Tuesday, April 12, 2016

Deportations from Kenya to China: you're asking the wrong question

Longtime and well known expat Donovan Smith, who is part of the Compass Magazine team and is also the ICRT central Taiwan news man, enjoys the 149A below Caoling. 

LOL. Concerns were raised among Taiwan observers when eight Taiwanese acquitted of fraud in a trial in Kenya were handed over to Chinese authorities this week. In 2011 Philippines sent a group of fraudsters off to China. It took months of negotiation to get them back.

Most of the discussion has focused on the sovereignty issue, and warning that this is ZOMG A BIG DEAL with REPERCUSSIONS for the incoming Administration. But note how the outline of the two cases, Philippines and Kenya, are the same: a mixed group of Chinese and Taiwanese accused of fraud, and Beijing gets the Taiwanese deported back to China.

Taiwanese are regularly involved in crimes abroad, but deportations back to China are rare. In fact, one never hears that China has asked for Taiwanese criminals to be returned to it rather than Taiwan. People asking about the effect this kidnapping on Taiwan's place in the world or sovereignty or cross-strait relations are asking the wrong question, probably because they are permanently trapped in the media matrix where everything Taiwan is related to China by refracting it through the lens of cross-strait politics, and no other meanings are possible.

I love Kenya but honesty compels me to admit that Kenya is a major transit state for money laundering, drugs, and other illicit activities. It is the "single easiest place in the world" to carry out illicit financial activities, in fact. I suspect that those Taiwanese were deported back to China because they knew something about illicit activities of China in Kenya, and Beijing wanted to have a little chat with them before they were handed back to Taiwanese authorities.

UPDATE: Another 37 forced on plane to China, bringing total to 45. If this is a sovereignty thing aimed at Tsai Ing-wen or Ma Ying-jeou, why do they need them all? Completeness is only necessary if you want to make a clean sweep of something. Like if you want to make sure of how much a group of people knows about something...  Also it's fan-feces time, as some news media reporting that at least one abductee has a US passport.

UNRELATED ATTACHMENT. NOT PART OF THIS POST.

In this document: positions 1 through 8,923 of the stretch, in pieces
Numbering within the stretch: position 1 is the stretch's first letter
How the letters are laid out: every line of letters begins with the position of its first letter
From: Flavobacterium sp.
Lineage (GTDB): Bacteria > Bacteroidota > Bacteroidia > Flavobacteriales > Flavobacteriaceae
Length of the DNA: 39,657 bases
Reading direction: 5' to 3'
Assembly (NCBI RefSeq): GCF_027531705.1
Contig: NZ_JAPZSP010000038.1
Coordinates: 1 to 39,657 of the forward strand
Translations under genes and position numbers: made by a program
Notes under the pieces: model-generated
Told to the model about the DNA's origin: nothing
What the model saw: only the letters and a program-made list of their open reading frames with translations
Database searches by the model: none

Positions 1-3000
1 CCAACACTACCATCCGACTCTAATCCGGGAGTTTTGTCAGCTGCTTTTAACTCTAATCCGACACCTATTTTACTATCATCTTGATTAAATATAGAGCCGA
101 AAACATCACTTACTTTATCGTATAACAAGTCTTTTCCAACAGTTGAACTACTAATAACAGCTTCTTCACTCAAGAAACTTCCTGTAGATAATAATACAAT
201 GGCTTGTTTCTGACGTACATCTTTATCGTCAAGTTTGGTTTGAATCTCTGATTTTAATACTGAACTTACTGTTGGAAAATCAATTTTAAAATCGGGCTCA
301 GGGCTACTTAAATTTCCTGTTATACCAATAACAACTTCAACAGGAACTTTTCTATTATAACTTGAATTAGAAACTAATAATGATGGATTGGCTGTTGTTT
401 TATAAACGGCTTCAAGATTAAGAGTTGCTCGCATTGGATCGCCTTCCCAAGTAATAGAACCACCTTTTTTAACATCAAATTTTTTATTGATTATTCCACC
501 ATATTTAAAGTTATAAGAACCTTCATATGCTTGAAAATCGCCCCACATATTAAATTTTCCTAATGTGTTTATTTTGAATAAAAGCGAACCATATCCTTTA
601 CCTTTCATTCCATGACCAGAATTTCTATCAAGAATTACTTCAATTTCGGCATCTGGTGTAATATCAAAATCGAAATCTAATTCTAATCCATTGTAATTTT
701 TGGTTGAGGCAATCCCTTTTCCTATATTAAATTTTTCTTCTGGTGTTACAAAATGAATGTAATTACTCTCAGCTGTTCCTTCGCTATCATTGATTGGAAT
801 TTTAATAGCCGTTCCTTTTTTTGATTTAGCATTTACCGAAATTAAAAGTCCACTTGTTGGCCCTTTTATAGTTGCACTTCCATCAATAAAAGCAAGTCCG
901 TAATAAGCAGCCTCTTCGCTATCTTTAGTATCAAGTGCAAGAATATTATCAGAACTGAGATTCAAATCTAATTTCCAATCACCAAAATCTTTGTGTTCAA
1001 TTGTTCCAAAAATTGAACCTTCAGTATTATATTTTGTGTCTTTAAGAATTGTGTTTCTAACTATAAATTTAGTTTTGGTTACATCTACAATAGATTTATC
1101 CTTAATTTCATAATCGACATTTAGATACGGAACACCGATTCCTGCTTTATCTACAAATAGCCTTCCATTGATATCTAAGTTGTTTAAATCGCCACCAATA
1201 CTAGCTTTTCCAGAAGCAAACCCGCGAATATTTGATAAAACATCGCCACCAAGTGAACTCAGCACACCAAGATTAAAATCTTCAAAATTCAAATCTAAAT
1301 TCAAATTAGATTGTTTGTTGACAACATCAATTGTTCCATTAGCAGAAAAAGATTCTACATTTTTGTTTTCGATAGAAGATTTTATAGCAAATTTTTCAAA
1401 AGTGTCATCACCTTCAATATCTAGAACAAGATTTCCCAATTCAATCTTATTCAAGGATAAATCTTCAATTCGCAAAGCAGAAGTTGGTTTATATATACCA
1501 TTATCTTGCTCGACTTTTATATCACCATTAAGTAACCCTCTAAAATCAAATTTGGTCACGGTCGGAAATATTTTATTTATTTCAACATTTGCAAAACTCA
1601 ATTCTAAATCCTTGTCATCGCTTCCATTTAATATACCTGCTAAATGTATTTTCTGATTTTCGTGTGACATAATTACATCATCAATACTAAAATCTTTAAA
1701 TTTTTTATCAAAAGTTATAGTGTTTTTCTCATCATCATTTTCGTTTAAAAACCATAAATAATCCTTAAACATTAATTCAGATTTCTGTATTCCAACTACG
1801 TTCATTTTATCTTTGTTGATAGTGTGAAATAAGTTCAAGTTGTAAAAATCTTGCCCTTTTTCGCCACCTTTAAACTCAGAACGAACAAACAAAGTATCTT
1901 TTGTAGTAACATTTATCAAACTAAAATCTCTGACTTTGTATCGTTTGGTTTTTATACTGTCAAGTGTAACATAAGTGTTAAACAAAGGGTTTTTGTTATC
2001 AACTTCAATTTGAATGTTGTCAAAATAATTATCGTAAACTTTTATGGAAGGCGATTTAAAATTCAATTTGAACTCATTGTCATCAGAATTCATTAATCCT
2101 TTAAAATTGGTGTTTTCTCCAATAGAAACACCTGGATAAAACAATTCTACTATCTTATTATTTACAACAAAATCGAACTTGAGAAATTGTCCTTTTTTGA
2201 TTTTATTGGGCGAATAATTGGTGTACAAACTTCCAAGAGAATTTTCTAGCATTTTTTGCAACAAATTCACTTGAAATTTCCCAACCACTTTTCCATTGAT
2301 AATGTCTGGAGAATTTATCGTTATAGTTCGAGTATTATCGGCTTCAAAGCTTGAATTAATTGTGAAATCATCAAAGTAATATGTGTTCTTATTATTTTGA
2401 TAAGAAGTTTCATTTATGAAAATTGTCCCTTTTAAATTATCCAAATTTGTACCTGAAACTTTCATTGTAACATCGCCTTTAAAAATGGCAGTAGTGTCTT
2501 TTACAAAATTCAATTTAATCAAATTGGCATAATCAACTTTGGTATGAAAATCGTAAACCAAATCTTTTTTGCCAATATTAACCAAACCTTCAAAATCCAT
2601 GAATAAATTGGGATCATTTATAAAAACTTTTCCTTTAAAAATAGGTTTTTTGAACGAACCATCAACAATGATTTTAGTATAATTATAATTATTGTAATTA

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13 comments:

Robert Scott Kelly said...

Re. the Mazu Pilgrimage. It's also bullshit to say that the pilgrimage is inscribed by UNESCO when China made the claim for all Matsu culture. The Taiwan pilgrimage is an entirely local affair, especially its current size which is the result of gangster Yan Ching-biao's machinations and also the craziness of local media.

Anonymous said...

It's a dangerous slope from assuming that people are guilty before proven innoncent to people are still guilty after acquittal, regardless of if the snatched people are really fraudsters, simple tourists as they claim, or involved in any other shady dealings. Why China is doing it is the wrong question to ask, a moot question with the current level of information. It's the method that is the problem, and it has everything to do with sovereignty, but not the cross strait sovereignty. They snatched Non-citizen-non-criminal from another country without giving any reason, it's not even an extradition. If they can do that to people cleared of fraudulent charges, surely they can do that to people with more serious crimes according to their law, like subverting the nation. Then they just have to outlaw anything they don't like and snatch anybody from any place. It's not just Taiwanese who should be angered by this transgression.

B.BarNavi said...

The recent spring of "Everyone independence" groups has the stench of Blue astroturf.

Anonymous said...
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Anonymous said...